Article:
The results of this month’s Legislative Council by-election were split evenly between the pro-democracy and pro-establishment camps, with each returning two of the four seats contested.
The results however do represent a loss for the pro-democracy camp, given that the by-election was called following the disqualification of four of pro-democracy legislators. The loss of these two seats is an effective loss, as the pan-democrats will no longer have sufficient seats in the Legislative Council to veto legislation. Indeed, two further seats may be vacated pending upcoming court rulings.
Hong Kong has a lot going for it. Victoria Harbour is world renowned, a natural and man-made haven that has sheltered a variety of merchantmen from stormy weather.
The city of the same name, once perched precariously on the steep slopes of mountains that rise majestically from the South China Sea, now stands a beacon of modernity — and yet, between its towering skyscrapers, streets and alleyways full of business, life continues.
Then there is Kowloon, the sister city across the water, built in the shadow of the Lion Rock. It is a city developed along connections, between roads that once ran from the waterfront fort to the colonial boundary, and others that long ago linked local settlements and clans to the North. Through its heart runs the first boulevard in China, Nathan Road.
The government’s 2018 budget address has generally been positively received. Paul Chan, the Financial Secretary, glows in an almost embarrassment of riches.
Last year the economy grew by 3.7 per cent, whilst inflation fell to 1.7 per cent. Government revenues continue to grow, and a record surplus of HK$138 billion was recorded for the last financial year.
Hong Kong now has HK$1.1 trillion in reserves, and another HK$3.6 trillion in the Exchange Fund. For any city in the world — indeed for most sovereign states — these would be outstanding figures.
As controversy continues to rage over illegal structures and land use, Evan considers the Small House Policy, and the history behind it and the relationship between the villagers of the New Territories and the government. There was always Two Systems in operation. Sadly he sees that it is the urban system of liberal values and rule of law that is under greater challenge today.
編按：非法僭建與佔用土地的爭議繼續升溫之下， Evan 認為這種爭議源於丁屋政策、背後的歷史與新界村民與政府之間的關係——香港一直以來都有兩種制度並行。而丁權正正衝擊自由主義價值觀與法治城市體系，使到今天的香港正處於更大的挑戰之中。
Evan reflects on The Hong Kong Story, a documentary produced just before the 1997 handover. It documents a different city, one not defined by the flag but by its people. It was a city that recognised its diverse ethnic, cultural and national identities, not only among western immigrants but also among its Chinese community. This was the Hong Kong that Evan remembers.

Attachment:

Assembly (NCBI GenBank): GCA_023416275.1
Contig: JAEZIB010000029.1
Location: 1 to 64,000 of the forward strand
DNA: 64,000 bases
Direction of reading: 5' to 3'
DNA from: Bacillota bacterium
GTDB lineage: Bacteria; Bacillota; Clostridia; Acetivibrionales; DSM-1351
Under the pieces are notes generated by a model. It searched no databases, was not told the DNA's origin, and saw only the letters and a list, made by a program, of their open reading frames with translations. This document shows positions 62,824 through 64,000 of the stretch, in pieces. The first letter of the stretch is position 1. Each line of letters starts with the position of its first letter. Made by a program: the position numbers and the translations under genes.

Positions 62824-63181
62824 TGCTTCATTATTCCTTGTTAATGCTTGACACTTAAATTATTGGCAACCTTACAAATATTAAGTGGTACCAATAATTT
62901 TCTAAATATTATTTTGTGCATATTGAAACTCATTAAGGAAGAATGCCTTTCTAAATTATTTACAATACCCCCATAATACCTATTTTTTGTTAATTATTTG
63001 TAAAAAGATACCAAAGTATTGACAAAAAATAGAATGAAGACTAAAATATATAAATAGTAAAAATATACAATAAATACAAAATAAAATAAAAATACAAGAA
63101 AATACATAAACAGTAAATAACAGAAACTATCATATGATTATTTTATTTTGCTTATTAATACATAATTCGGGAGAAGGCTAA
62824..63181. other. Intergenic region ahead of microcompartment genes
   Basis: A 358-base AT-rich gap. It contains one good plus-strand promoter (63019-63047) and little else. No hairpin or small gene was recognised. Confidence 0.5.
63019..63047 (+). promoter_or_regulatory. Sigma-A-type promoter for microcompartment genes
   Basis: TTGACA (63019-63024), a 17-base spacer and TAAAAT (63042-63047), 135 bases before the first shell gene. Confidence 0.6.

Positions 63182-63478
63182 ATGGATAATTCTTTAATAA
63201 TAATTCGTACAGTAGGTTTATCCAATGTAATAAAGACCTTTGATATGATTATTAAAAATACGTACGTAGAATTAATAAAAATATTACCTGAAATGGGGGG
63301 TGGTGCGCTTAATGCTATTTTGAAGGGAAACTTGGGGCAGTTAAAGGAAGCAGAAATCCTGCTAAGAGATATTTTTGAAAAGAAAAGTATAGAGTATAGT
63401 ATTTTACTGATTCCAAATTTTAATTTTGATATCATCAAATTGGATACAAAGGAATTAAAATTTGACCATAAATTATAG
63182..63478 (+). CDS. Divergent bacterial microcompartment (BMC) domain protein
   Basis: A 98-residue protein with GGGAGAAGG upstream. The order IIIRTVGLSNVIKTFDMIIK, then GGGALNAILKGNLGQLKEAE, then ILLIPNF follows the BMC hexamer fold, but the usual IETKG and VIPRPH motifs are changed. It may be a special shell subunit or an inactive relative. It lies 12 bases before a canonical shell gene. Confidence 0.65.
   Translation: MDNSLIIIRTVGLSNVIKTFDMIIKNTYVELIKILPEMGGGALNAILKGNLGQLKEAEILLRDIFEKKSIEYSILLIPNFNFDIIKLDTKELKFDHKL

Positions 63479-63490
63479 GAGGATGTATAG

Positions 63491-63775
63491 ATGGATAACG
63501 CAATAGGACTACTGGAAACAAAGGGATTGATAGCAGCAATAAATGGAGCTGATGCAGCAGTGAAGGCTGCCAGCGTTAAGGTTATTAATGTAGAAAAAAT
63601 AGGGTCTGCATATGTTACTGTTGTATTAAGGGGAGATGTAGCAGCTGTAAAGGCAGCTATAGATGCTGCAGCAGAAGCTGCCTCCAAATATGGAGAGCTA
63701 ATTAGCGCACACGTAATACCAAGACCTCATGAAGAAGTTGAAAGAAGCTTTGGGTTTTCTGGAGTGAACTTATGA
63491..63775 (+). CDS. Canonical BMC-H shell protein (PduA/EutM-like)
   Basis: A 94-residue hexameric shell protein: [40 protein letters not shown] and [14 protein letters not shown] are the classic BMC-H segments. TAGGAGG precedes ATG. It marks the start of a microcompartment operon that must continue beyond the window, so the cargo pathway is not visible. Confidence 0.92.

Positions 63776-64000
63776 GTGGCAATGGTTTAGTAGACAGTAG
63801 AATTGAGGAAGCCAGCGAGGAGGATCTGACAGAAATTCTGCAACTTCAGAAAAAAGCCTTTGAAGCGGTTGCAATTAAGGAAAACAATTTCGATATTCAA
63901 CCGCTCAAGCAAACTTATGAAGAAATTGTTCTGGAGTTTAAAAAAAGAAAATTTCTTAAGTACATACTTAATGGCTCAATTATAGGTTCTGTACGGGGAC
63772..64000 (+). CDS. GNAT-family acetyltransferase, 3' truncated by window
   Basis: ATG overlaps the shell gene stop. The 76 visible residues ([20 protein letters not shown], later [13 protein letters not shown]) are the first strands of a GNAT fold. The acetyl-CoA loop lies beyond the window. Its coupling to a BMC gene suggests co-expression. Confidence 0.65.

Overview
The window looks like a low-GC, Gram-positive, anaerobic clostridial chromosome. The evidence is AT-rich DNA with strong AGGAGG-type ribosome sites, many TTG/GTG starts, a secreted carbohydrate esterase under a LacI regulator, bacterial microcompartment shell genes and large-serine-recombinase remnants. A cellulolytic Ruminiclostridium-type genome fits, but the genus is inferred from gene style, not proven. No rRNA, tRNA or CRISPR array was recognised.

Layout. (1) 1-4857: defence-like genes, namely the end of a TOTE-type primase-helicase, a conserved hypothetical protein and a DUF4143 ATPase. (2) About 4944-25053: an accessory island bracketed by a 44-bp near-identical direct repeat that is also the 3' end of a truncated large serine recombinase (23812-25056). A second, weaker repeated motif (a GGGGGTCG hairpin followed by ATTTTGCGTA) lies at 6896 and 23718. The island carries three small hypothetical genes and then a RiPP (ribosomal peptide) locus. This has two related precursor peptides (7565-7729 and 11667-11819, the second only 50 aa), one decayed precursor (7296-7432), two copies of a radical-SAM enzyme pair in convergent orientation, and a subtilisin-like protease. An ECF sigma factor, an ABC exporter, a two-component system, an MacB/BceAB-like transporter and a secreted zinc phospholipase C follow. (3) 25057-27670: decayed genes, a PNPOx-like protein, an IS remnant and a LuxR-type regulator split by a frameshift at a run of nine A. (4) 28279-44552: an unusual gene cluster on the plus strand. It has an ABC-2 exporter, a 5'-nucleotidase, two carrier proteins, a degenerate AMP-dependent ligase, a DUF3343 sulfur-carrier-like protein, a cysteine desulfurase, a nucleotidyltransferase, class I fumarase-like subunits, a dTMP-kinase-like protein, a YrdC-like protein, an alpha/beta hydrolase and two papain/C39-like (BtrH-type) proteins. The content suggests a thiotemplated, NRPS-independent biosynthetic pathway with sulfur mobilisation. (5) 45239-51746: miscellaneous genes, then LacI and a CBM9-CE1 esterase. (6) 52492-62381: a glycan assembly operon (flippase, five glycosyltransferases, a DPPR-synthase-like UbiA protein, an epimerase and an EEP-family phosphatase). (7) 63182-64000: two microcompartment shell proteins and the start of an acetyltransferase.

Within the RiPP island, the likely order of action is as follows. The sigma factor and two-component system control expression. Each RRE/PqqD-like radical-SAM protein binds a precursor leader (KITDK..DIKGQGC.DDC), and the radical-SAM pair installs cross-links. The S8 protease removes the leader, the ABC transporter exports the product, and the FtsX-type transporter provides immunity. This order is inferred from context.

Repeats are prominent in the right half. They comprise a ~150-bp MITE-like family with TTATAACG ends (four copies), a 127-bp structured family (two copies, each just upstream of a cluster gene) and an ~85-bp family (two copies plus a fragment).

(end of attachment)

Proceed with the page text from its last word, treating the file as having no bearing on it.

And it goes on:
編按： Evan 於本文回顧於 1997 年回歸前拍攝的「香江故事」。該片記錄了一個與現在截然不同的城市，一個不是由旗幟而由其人民定義的城市。這個城市不僅承認其來自西方的移民，也承認了華人社區中的民族多樣性、文化和民族特色。 Evan 認為這才是香港。
編按：這故事是關於 Evan 家中小狗——雖然可能只是軼事，但亦悲哀地反映了香港變遷，是其中一件顯示出這個城市擁有特權的人之間表現出越來越自我中心與不合理態度的事。
This is the story of Evan’s family dog. It is a story that reflects sadly on a way Hong Kong has changed. It may be anecdotal, but it is one of many that demonstrate an increasing ego and unreasonableness among the city’s more privileged people.
編按： Evan 認為，在羅哲斯被拒入境時，根據《基本法》林鄭一定已被知會；如果羅哲斯入境確實是外交問題，構成「外交事務」的要素必須要釐清，並理應告知羅哲斯、英國政府和香港人。
Evan argues that in denying Rogers entry, Carrie Lam must have been informed in accordance with the Basic Law; and if his entry was indeed a foreign affair issue, what constitutes “foreign affairs” needs to be defined. Rogers, the British government and the Hong Kong people should be told.
Evan notes the muted response in Hong Kong to the 19th National Congress. He argues that so-called “socialism with Chinese characteristics” is contingent on a people who have no expectation of shaping their own future — people who subconsciously believe in authority rather than representation. He dares us to ask those questions our countrymen dare not.
There is a common complaint among some of my friends on the Mainland that Hong Kong people are arrogant, that they consider themselves different from their comrades on the Mainland, and that they are letting down their nation. It is a complaint that I am always careful to hear out, but also to address.
I begin by asking whether they think Hong Kong people are, in their arrogance and attitude towards their nation, different from people in China? The answer is always yes. At which point I ask them to define a nation. By this point most people see where my questions are leading, and the complaint is usually dropped. Sometimes, to highlight the folly in what is not only flawed understanding of nationhood but a shameful and positively 19th century attitude towards race, I asked them whether they consider me Hong Kong Chinese? It is not polite courtesy that ends the conversation there, but often embarrassment in their position.